There was a delay in the USC-Cal football game on Saturday afternoon at Berkeley due to a group of students from UC Berkeley.
The gathering seemed to be opposing a faculty member at Cal’s suspension.
Students on the field supported a professor who is now on paid administrative leave by wearing shirts that said “Justice 4 Ivonne.”
A group of UC Berkeley students staged a protest, locking arms and sitting on the Cal emblem in the middle of the field, delaying the start of the USC-Cal football game on a Saturday afternoon in Berkeley.
Students on the field were carrying shirts with the slogan “Justice 4 Ivonne,” seemingly in support of a Cal faculty member who is now facing suspension. This note served as a show of support for a professor who has been placed on paid administrative leave.
🚨#UPDATE: Reports say the delay was caused by a group of UC Berkeley students who appeared to be protesting the suspension of a Cal faculty member. Reports indicate that the students on the field wore shirts reading “Justice 4 Ivonne,” showing support for a professor currently… pic.twitter.com/M1GWjWTfMp
— R A W S A L E R T S (@rawsalerts) October 28, 2023
A separate group of Cal students had marched to California Hall back in August, calling for the reinstatement of UC Berkeley colonial studies professor Ivonne del Valle. After the university conducted an inquiry and determined that Professor del Valle was guilty of persistently harassing, stalking, and retaliating against Joshua Clover, a professor of English and Comparative Literature at UC Davis, the professor has purportedly been on leave since 2019. It was also discovered that she had disobeyed instructions that forbade her from getting in touch with him.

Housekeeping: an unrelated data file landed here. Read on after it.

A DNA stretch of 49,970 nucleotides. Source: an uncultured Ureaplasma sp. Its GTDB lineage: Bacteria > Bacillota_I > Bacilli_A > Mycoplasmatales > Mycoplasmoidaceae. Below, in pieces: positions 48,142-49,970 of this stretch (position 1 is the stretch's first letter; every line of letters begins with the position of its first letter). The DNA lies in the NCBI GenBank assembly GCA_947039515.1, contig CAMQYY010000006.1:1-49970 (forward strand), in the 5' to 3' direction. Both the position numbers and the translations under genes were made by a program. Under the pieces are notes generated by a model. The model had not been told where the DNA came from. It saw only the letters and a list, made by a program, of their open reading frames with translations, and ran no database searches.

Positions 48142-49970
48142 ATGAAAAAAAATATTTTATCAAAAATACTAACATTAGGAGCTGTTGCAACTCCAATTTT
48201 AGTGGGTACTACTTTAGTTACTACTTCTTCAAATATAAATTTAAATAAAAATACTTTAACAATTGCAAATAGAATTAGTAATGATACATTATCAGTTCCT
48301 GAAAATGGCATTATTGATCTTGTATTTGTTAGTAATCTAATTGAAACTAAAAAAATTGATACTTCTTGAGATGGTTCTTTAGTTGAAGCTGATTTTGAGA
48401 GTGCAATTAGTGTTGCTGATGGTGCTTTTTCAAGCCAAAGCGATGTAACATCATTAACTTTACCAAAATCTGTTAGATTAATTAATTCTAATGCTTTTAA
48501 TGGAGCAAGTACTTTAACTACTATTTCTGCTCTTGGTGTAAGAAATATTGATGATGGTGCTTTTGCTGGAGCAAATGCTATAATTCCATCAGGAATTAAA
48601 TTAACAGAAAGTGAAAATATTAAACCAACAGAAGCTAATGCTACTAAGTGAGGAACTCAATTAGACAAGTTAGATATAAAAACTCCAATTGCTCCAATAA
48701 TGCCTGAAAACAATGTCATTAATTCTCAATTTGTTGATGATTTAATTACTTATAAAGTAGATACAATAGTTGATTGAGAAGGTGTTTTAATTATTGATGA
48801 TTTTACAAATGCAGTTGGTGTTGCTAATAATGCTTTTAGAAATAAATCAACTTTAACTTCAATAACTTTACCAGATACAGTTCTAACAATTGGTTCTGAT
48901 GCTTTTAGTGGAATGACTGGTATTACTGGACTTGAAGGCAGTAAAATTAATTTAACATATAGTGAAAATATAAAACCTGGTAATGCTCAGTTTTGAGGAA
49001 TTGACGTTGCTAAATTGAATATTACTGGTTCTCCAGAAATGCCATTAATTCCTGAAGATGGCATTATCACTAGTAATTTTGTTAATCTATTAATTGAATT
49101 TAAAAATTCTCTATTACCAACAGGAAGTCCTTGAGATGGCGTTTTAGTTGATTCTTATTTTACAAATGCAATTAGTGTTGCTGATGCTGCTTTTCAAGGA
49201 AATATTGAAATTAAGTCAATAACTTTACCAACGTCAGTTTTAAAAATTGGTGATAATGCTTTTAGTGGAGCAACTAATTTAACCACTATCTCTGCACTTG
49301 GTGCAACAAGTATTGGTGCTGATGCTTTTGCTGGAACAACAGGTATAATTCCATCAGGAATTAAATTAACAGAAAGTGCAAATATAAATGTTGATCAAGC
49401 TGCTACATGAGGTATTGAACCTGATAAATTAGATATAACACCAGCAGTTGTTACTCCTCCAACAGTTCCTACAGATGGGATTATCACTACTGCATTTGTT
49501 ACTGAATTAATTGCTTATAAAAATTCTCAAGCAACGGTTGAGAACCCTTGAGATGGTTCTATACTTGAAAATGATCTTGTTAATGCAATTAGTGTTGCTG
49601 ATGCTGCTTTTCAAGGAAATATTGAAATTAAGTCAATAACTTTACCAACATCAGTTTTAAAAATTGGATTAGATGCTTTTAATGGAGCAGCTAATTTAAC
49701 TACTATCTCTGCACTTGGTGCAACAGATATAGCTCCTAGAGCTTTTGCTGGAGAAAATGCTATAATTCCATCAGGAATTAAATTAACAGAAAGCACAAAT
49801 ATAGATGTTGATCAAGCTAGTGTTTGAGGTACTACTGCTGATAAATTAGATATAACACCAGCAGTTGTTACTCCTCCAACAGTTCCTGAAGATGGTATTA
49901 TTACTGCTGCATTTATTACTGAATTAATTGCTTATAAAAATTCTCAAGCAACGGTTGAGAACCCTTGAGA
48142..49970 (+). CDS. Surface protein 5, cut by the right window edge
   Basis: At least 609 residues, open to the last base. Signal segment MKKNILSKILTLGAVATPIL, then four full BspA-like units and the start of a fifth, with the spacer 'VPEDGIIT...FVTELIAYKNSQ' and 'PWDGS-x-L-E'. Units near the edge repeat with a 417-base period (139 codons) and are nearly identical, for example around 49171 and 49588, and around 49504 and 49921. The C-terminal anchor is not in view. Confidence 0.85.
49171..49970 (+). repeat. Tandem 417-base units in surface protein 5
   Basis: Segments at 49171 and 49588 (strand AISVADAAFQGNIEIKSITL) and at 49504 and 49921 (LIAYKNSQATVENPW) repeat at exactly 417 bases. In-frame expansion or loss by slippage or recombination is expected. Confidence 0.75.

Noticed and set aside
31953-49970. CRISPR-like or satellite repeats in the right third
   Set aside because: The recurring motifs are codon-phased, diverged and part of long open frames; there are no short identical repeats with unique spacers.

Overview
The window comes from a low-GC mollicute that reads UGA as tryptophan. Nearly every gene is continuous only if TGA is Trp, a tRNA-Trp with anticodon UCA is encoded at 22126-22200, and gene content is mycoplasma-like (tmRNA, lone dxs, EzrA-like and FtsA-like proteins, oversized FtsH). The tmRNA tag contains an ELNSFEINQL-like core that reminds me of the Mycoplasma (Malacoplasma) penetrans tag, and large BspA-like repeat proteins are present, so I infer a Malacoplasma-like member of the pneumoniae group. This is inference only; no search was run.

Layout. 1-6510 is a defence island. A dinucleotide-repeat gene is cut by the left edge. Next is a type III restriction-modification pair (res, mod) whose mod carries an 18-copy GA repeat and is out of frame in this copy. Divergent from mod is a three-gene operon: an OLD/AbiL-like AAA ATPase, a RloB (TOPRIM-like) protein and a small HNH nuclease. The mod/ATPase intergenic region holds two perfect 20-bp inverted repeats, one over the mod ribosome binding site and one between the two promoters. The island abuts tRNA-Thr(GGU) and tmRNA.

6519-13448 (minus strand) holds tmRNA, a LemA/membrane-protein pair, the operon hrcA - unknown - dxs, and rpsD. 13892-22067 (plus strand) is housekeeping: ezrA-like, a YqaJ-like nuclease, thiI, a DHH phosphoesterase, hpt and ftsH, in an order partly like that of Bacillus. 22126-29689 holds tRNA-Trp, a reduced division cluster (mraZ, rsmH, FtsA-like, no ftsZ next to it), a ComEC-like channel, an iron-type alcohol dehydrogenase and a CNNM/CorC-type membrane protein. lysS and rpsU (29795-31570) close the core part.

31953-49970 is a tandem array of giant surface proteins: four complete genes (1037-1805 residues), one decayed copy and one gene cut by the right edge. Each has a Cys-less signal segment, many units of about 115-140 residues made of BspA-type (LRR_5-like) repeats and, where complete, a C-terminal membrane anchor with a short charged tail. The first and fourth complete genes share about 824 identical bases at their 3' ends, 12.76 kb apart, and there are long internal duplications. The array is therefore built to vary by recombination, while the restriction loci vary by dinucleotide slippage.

Cal wanted to go back to a.500 win-loss record for the season as they were ready to play USC. Notable is also the Bears’ planned transfer to the ACC beginning in 2019.
Who is Ivonne del Valle?
Ivonne del Valle, an associate professor at the Department of Spanish and Portuguese, is now working on two research projects, according to the organization’s website. The first study explores the complex history of Mexico City’s lake draining, which began in 1607 and continued until the Porfiriato period, although other viewpoints imply that the process was continuous. Her research focuses on how technology, religion, culture, and government interact as it is used by the Mexicas, the Spanish empire, and the Mexican people to handle the hydrographic and climatic problems of Mexico City.
In her second study, she investigates how new political ideas and epistemologies have evolved as a result of colonization of the Americas starting in the 15th century. Her research aims to explore how important theoretical, technical, and epistemological innovations arose from the exceptional brutality connected to conquest and colonization, as well as the need of efficient colonial administration. These changes were first intended to be implemented in the colonies, but over time they also changed how Europe saw itself and its social structure.